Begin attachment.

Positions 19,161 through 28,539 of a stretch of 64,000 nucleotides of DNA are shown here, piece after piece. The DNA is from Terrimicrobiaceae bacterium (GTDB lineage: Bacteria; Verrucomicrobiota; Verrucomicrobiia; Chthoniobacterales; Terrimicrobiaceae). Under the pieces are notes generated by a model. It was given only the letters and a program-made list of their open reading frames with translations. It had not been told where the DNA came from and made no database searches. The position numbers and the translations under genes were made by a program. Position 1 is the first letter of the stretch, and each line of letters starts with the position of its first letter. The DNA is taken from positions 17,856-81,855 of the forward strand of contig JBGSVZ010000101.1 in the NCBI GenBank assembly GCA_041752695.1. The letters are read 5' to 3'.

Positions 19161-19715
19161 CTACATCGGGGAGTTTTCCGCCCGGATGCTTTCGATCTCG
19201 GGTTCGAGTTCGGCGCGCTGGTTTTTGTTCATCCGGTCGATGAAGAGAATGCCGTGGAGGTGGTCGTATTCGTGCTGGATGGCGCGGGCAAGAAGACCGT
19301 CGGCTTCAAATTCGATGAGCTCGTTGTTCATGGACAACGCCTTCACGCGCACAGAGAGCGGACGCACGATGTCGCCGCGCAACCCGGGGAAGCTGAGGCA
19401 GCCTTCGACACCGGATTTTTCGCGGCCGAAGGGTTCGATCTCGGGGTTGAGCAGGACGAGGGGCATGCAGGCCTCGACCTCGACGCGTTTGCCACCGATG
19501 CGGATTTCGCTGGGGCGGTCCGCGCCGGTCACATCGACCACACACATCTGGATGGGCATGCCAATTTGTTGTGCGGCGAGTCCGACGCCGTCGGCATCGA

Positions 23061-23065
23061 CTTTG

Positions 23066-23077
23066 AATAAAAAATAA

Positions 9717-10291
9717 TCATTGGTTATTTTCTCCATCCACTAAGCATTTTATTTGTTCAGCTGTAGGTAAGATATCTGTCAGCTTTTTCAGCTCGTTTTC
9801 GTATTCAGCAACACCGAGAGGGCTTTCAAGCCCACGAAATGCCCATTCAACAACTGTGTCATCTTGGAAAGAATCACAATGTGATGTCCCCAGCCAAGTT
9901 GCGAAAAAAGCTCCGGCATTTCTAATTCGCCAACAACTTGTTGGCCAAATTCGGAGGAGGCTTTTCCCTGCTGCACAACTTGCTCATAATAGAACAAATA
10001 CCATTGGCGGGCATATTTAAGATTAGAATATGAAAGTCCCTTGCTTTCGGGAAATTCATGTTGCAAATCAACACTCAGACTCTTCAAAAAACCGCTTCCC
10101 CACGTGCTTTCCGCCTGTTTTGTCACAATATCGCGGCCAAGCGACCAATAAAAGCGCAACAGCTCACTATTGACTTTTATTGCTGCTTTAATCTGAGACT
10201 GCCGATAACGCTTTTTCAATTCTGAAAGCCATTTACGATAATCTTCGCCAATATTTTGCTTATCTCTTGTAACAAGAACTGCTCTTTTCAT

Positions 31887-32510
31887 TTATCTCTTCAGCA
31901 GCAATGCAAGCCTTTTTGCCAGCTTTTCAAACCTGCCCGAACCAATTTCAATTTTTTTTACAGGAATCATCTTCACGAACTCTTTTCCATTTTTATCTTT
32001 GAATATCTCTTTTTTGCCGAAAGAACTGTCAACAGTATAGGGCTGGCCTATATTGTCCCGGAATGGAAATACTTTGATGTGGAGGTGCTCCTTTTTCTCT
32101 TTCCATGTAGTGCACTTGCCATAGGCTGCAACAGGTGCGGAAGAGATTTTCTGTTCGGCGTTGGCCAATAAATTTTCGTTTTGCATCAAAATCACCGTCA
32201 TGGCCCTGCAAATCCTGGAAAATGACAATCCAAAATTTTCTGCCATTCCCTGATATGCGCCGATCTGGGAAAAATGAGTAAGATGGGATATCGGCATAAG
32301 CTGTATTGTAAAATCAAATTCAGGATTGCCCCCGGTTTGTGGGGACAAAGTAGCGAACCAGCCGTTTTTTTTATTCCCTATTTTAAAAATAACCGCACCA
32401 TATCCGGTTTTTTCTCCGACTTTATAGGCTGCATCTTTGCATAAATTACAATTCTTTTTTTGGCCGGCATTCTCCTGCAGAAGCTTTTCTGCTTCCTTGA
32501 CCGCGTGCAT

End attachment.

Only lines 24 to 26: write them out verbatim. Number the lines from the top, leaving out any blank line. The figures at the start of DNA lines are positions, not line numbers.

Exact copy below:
32201 TGGCCCTGCAAATCCTGGAAAATGACAATCCAAAATTTTCTGCCATTCCCTGATATGCGCCGATCTGGGAAAAATGAGTAAGATGGGATATCGGCATAAG
32301 CTGTATTGTAAAATCAAATTCAGGATTGCCCCCGGTTTGTGGGGACAAAGTAGCGAACCAGCCGTTTTTTTTATTCCCTATTTTAAAAATAACCGCACCA
32401 TATCCGGTTTTTTCTCCGACTTTATAGGCTGCATCTTTGCATAAATTACAATTCTTTTTTTGGCCGGCATTCTCCTGCAGAAGCTTTTCTGCTTCCTTGA